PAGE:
‘Ira Handa Yata’ in Australia
By Susitha R. Fernando
The International award winning film ‘Ira Handa Yata’ (Under the Sun and Moon) directed by Bennett Rathnayake will have two screenings in Australia at the end of this month.
The film which won the best film award at the Identities International film festival in Italy 2010 , and also an honourable mention by the jury at the Los Angeles International film festival 2010 will be screened at Airport West Village cinema on April 24 and at Monash University on May 1, 2011.
Depicts the war torn Sri Lankan ethnic conflict between 1996-2006 and unravelling true human qualities of two soldiers, the film was also nominated for the best performance award at the Singapore International Film Festival. Bennet directed ‘Ira Handa Yata’ following his two successful directorial ventures ‘Aswesuma’ (Compensation) and ‘Sulanga’ (The Wind).
Screening of this film in Australia is organized by the Old Anandians Association in Melbourne Australia. Director Bennett Rathnayake , one of the main actors Udara Rathnayake and the publicity designer Athula Mahawalage are to participate at the screenings in Australia. The big cast includes Mahendra Perera, Palitha Silva, Chandani Seneviratne, Roger Seneviratne, Kaushalya Fernando, Damitha Abeyratne, Bimal Jayakody, Udara Rathnayake, Saumya Liyanage, Swineetha Weerasinghe, Veena Jayakody, Jagath Benaragama, Suminda Sirisena, Rangana Premaratne, Ajith Lokuge, Bennett Rathnayke, Sathischandra Edirisinghe, Kumara Thirimadura, Baghya Rathnayake, Nadaraja Sivam, Samanmalee Hewamanne, Dee. Ga. Somapala, Sampath Jayaweera, Darshan Dharmaraj together with new comers Sheryl Becker and Dharshani Tasha. Jointly scripted by Bennett Rathnayake and Sarath Gamlath, the film is produced by Samanmalee Hewamanne, Oliver Fernando, Ruwan Jayasinghe, Vijitha Herath (UK) and Dilan Fernando.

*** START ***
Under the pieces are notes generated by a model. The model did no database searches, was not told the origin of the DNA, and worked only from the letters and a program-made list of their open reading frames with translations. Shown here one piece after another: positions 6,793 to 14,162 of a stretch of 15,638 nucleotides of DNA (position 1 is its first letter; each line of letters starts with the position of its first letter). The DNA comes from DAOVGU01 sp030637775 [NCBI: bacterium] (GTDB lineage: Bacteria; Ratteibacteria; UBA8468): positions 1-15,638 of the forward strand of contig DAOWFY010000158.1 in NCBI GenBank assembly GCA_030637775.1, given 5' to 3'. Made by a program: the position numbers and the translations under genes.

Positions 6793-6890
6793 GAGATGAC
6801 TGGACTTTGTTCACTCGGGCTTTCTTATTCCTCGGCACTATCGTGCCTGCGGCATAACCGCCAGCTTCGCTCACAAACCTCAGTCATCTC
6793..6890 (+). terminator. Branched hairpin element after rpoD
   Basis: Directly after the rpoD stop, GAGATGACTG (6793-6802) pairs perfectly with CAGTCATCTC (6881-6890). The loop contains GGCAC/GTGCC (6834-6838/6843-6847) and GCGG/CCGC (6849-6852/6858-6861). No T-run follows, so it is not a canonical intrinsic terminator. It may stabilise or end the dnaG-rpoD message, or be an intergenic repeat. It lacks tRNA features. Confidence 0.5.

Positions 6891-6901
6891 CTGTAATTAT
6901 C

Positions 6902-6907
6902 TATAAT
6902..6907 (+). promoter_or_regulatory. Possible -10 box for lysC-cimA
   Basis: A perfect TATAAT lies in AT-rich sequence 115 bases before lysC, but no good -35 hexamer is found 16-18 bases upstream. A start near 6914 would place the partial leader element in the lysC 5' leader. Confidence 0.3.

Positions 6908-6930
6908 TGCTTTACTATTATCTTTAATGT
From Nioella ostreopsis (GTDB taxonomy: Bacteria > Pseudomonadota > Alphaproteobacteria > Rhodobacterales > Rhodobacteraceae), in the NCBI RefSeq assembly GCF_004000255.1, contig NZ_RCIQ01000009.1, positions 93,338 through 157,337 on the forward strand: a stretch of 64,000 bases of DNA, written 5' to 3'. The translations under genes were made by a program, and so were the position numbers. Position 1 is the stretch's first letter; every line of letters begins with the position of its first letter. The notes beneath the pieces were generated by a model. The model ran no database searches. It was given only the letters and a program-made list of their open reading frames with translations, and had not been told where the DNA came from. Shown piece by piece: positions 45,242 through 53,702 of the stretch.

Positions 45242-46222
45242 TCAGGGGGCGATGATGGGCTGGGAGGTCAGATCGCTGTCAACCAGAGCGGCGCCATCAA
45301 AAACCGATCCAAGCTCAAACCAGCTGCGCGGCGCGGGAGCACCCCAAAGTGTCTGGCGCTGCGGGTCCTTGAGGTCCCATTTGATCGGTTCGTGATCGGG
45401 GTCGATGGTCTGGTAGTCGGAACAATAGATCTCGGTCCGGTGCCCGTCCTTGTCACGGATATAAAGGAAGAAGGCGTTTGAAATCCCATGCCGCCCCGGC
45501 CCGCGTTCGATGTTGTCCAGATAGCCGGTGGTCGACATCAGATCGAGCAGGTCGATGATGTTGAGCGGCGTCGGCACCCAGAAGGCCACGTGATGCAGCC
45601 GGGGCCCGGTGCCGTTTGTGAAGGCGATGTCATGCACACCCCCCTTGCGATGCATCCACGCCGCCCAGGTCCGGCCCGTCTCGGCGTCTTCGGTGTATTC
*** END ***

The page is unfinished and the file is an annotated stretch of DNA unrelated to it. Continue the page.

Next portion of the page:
The Hollywood movie ‘Rebel Without a Cause’ a story of a troubled teen with ineffectual parents who faces a new school environment will be screened at 6 pm on April 12 at the American center, Galle Road, Colombo 3.
The three teens that this story revolves around are played powerfully by James Dean, Natalie Wood and Sal Mineo. It’s not just about how the kids deal with the problems that life hands them but about the parents as well. Jim Stark (Dean) is the newcomer to the neighborhood. The family is always moving around seemingly due to Jim’s inability to stay out of trouble. The parents (Jim Backus/Ann Doran) may be at the core of Jim’s problems. There’s a great scene at the police station, where the parents are arguing over what’s right for the boy and Jim sums up the whole event by crying out, as only James Dean could do.. “You’re tearing me apart”.
Directed by Nicholas Ray, based on an actual case study (contained in Dr. Robert Lindner’s 1944 factual book titled Rebel Without a Cause: The Story of a Criminal Psychopath) of a delinquent, imprisoned teenage psychopath in the post-war years, the screenplay was written by Stewart Stern. The film sympathetically views rebellious, American, restless, misunderstood, middle-class youth and this colourful wide-screen Cinemascope feature is most remembered for being the film that best presented the talent of young charismatic cult star James Dean, shortly before his tragically premature death in 1955.